This year there are a great number of events being held to remember the sacrifices made for us in battles of World War I, a war that has contributed much to the nation Australia is now. It is important that we remember those who sacrificed so much, particularly in the two world wars of the 20th century, for our today. However, there have been other ’spiritual’ battles fought in human history which have not just contributed to our present wellbeing but which have eternal consequences. Society generally ignores them but we do well to remember those who fought them for us. I think of the 4th century Egyptian bishop Athanasius without whom we would all be de-facto Jehovah’s Witnesses, and the 16th century English martyrs without whom we would not have an evangelical faith at . We should not take for granted the battles fought for our faith by such people to whom we owe so much. Another such figure is Martin Luther, the significance of whom was not just for the 16th century church of his time but for European, and therefore Australian history, and most certainly for the type of evangelical church we are part of today.
Luther was brought up a God-fearing man, in the full sense of the word, he was afraid of God. He was literally frightened into a becoming a Catholic monk. However, despite training for the priesthood, and becoming a theologian who taught theology to candidates for the ministry of the church, he remained terrified of God. Luther was terrified because he quite rightly understood, as many don’t, that despite hours of confessing sin, asking for forgiveness, no matter how many good works he did, he could never be acceptable to God by his own efforts, and he knew that he was under God’s judgement.
The church at the time largely taught that a person had to earn a relationship with God by what they did through practices that ‘earned’ merit with God. This type of false teaching has occurred in various places at various times and tragically still controls the thinking of many church members. Such practices included going often to Mass (Lord’s Supper/Communion), participating in the ‘sacrament’ of confession, by doing penance (things ordered by the priest to be done as acts of repentance). Also, sins could be removed by accessing the ‘Treasury of Merit’. This treasury was available in heaven because of the good works of Christ and the Apostles, and this ‘merit’ could be earned in order to remove some of the sins of the sinner. This in part led to the practice of ‘Indulgences’, whereby (for a monetary fee) the Pope could allegedly remove a certain number of sins from the person’s record, or reduce the time needed to be spent in Purgatory (the alleged place to work off our sins).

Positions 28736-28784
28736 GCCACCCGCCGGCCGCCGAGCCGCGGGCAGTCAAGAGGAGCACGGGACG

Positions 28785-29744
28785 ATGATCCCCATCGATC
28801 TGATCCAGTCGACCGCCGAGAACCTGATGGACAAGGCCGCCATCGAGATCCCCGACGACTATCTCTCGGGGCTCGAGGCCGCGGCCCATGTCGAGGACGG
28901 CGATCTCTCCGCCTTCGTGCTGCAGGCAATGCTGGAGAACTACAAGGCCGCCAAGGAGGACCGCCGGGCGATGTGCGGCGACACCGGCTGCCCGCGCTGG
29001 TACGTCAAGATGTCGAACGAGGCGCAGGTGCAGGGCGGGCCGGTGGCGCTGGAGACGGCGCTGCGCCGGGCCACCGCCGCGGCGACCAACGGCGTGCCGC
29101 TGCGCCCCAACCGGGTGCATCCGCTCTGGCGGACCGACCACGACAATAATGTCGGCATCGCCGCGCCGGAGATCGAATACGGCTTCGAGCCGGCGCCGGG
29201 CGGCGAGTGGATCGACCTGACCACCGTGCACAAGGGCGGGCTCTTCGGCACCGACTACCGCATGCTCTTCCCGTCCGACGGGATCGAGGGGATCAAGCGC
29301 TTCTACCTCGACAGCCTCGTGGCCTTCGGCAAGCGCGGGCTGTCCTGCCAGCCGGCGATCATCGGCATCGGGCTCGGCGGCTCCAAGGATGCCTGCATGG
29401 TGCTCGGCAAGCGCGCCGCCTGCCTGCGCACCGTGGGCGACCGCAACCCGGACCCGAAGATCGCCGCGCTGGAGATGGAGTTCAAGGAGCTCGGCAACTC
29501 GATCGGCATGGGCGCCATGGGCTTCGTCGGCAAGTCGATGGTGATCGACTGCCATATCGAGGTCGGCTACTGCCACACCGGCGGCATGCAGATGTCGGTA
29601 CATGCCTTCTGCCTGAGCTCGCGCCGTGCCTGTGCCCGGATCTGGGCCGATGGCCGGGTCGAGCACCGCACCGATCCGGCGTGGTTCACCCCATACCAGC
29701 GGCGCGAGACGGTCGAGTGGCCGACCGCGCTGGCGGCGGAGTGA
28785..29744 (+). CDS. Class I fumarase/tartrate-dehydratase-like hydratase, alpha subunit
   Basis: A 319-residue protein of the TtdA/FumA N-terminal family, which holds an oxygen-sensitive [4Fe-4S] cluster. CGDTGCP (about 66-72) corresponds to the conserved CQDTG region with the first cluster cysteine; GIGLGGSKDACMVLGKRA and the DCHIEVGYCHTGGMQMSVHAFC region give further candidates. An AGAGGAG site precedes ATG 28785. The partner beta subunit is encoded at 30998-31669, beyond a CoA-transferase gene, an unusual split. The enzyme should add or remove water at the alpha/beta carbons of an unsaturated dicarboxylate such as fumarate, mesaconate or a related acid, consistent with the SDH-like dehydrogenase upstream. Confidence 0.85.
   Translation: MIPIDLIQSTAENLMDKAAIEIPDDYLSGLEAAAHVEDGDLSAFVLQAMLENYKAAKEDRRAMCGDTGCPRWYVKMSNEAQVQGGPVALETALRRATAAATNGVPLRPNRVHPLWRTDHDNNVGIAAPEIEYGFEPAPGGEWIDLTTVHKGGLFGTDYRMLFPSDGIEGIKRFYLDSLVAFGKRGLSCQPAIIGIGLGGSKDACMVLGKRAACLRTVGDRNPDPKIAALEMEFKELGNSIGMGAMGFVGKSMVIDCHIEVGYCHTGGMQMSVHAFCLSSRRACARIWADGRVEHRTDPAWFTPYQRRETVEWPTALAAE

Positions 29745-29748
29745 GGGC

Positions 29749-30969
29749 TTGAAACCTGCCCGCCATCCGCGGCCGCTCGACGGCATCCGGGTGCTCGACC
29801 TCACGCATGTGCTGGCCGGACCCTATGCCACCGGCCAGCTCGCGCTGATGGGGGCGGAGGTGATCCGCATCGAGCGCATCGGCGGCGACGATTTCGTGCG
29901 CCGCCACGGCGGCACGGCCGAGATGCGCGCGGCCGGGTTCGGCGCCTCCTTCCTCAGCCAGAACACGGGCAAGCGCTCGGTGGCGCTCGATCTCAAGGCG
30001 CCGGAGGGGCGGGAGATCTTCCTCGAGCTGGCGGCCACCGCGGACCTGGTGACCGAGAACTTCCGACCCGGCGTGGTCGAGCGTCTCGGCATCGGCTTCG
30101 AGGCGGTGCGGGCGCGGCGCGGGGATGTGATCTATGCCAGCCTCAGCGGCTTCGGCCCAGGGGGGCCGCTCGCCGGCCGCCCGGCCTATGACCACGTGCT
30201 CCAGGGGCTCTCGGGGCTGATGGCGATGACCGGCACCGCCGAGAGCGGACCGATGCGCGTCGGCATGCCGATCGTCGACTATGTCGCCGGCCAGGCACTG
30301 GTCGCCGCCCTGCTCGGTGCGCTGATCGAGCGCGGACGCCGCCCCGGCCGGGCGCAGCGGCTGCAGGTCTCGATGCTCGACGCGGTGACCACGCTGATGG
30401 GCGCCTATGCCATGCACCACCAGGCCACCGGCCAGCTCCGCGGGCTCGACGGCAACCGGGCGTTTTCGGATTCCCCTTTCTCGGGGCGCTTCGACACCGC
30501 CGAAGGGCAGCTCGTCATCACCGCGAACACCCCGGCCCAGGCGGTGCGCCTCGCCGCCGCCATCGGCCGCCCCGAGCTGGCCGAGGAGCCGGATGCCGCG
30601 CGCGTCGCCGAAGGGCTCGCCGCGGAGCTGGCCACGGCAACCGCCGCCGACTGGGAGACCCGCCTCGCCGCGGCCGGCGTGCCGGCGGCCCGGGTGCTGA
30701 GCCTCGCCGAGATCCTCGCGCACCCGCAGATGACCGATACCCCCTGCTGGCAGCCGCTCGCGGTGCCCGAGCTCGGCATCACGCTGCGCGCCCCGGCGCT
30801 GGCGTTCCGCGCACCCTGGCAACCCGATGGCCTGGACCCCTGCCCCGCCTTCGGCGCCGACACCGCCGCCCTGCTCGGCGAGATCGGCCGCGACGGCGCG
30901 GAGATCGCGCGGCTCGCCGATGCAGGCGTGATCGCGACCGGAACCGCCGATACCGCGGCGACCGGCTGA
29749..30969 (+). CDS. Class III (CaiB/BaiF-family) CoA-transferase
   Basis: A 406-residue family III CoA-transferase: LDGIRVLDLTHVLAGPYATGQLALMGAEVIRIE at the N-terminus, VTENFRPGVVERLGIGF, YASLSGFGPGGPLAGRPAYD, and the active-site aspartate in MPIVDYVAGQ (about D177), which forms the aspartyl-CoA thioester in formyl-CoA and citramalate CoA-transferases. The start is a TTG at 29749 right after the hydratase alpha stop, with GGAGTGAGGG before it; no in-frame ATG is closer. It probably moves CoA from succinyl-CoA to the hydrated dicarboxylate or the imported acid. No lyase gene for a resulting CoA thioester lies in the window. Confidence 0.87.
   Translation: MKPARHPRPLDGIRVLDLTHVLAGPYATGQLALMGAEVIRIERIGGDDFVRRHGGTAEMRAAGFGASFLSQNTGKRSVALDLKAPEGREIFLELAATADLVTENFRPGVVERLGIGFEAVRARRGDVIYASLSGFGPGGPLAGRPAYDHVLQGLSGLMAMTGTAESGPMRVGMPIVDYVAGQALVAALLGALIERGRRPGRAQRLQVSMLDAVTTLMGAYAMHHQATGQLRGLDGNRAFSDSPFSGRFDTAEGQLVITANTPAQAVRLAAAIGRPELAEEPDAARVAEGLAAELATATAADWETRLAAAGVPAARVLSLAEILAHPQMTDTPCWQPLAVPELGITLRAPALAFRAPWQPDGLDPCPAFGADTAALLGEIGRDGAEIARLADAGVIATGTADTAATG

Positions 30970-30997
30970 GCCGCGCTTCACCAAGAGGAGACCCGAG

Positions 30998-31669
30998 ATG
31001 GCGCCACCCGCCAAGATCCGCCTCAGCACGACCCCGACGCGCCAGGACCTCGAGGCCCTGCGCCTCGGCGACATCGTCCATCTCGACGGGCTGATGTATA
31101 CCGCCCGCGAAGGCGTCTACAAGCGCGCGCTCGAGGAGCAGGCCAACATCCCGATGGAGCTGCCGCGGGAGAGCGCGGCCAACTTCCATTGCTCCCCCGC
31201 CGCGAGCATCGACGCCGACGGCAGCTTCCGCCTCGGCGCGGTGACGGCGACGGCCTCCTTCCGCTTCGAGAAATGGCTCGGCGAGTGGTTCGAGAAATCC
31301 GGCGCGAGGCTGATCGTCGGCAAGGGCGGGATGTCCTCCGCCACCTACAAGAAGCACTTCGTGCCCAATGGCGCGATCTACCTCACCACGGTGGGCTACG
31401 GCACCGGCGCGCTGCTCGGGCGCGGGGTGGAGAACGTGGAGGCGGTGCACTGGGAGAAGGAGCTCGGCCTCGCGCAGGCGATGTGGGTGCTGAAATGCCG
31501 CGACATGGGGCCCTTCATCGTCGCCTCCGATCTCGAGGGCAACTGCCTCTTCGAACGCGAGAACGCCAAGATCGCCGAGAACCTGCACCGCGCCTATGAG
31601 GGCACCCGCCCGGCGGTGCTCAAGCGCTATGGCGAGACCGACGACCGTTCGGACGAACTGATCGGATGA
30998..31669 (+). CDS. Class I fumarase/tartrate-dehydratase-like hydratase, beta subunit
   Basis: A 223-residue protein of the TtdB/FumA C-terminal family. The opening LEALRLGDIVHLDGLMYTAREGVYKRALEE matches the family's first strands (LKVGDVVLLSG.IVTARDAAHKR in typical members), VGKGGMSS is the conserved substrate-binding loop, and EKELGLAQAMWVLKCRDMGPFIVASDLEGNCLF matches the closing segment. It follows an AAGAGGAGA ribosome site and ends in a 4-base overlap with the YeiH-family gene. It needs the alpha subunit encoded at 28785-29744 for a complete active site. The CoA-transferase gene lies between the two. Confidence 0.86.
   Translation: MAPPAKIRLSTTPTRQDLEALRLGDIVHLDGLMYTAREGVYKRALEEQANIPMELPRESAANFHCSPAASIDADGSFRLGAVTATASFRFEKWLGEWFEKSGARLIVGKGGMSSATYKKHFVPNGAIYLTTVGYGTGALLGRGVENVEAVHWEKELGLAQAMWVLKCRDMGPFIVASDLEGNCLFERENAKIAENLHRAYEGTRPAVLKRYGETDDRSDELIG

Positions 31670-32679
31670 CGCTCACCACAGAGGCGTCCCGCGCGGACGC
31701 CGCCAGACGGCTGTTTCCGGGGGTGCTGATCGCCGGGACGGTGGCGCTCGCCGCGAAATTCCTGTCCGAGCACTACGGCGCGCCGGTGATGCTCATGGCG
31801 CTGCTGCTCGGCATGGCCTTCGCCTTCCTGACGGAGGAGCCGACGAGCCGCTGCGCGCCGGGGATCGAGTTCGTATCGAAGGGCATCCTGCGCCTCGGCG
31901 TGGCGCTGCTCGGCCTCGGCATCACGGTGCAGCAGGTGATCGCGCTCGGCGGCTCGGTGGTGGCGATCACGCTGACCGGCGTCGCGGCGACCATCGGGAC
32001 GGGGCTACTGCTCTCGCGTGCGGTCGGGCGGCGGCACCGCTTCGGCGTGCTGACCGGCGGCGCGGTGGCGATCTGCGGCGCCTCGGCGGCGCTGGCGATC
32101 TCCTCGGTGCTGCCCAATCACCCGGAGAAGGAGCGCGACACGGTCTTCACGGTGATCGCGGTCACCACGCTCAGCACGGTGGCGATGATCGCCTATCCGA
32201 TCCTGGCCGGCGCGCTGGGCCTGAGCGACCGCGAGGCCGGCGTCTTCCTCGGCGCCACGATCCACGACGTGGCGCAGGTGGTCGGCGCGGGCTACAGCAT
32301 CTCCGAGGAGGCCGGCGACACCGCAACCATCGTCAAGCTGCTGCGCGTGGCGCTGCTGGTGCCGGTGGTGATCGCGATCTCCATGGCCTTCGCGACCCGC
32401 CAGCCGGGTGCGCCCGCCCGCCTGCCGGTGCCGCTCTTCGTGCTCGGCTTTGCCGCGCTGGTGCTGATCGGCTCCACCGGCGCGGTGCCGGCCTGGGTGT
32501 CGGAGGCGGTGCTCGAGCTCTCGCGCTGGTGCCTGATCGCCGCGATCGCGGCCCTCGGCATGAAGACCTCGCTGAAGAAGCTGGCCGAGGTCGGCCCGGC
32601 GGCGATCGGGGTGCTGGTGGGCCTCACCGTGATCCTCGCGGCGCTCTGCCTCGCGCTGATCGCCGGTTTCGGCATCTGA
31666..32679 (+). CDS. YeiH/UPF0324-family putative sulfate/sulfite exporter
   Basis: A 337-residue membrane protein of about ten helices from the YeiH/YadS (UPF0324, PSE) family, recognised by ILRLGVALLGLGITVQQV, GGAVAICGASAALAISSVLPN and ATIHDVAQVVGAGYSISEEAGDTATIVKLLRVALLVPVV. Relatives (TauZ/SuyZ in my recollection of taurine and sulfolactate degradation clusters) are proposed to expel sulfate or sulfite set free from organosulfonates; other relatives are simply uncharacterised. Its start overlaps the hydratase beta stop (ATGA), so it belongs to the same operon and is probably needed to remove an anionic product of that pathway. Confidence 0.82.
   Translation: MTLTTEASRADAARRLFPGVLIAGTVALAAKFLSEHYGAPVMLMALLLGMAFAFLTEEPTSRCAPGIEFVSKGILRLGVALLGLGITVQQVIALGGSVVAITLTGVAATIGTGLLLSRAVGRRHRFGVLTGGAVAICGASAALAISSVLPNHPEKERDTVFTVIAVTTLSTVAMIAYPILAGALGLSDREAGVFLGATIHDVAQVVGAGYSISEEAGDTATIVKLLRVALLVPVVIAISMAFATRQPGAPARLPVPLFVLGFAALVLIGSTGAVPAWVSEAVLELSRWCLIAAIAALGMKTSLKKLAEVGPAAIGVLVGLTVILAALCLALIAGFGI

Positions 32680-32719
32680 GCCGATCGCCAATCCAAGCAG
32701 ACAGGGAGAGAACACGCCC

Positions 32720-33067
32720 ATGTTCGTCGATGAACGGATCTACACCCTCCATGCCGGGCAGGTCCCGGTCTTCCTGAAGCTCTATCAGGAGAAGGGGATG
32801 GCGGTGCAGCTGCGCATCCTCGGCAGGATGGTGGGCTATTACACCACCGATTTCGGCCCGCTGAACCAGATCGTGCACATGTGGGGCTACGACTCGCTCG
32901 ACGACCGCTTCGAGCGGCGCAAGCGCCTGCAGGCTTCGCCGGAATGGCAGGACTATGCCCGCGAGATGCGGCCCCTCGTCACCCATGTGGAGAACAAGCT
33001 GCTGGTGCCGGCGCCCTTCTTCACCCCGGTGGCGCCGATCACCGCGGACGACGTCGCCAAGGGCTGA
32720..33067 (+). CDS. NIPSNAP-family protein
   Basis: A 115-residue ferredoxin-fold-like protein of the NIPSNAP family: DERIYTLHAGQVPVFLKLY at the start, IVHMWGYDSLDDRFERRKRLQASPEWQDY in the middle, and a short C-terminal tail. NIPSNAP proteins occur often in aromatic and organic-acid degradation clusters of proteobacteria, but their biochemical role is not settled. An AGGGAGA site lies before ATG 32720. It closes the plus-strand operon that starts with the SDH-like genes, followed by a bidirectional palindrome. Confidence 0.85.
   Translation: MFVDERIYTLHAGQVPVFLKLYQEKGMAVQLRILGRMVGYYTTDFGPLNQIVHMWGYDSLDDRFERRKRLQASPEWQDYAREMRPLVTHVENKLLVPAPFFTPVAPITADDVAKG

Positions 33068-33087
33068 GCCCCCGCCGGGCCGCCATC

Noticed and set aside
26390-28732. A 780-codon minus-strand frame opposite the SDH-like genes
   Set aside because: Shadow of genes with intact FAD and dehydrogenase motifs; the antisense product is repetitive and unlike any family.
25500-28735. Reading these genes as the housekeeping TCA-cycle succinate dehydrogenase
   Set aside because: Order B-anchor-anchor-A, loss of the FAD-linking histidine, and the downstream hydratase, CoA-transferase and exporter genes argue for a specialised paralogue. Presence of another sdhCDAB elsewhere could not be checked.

Luther eventually understood (and recovered for us) the doctrine of ‘Grace’. This doctrine is that our sins are removed not by anything we do but by what Christ has already done for us on the Cross, once and for all (1 Peter 3:18). This means that God declares us righteous (sinless in God’s sight) when the effect of Christ’s Crucifixion is applied to us; and that it is by Grace alone (God’s free unmerited gift) that we are saved.
It is as Luther started to come to understand that God is not just a God of judgement but also of Grace, that he began to challenge the accepted church teaching. This brought him into serious conflict with the hierarchy of the Roman Catholic church of the time. Something that those who fight for the truth of the gospel of Christ always face. Other examples being John Bunyan and John Wesley.
The practices of Penance and Indulgences are not much in evidence these days, but sadly however other (equally wrong) ways have been substituted for actually establishing a relationship with God. These include being a good moral person, doing good and charitable work, being a ‘respectable’ member of the community, being a regular church-goer etc. These all may be good things in themselves but we need to realise what Luther recovered for us, that no one can ever be good enough – we all fail God’s standard (Matthew 5:48 and Romans 3:23). It is only as we receive the ‘Free Gift of Eternal Life’ (Romans 6:23) which cannot be earned by us, that we are acceptable to God. Have you made this discovery yet?
It is distressing today, and far too common, to meet church members who still do not understand the central truth of salvation rediscovered and taught by Martin Luther 500 years ago and which has been fought for by significant Christians for 2000 years. The truth is that it is by confessing our failure to live God’s way (sin), putting our trust (faith) in and surrendering our life to Jesus, and asking God for forgiveness that we receive eternal life as a totally free gift that has nothing to do with how we have lived!
Let’s give thanks for those who have fought the battles of eternity for us, indeed it should be that ”We will remember them”. Let us also make sure that we have responded appropriately to the eternal truth of salvation by Grace that Luther fought for.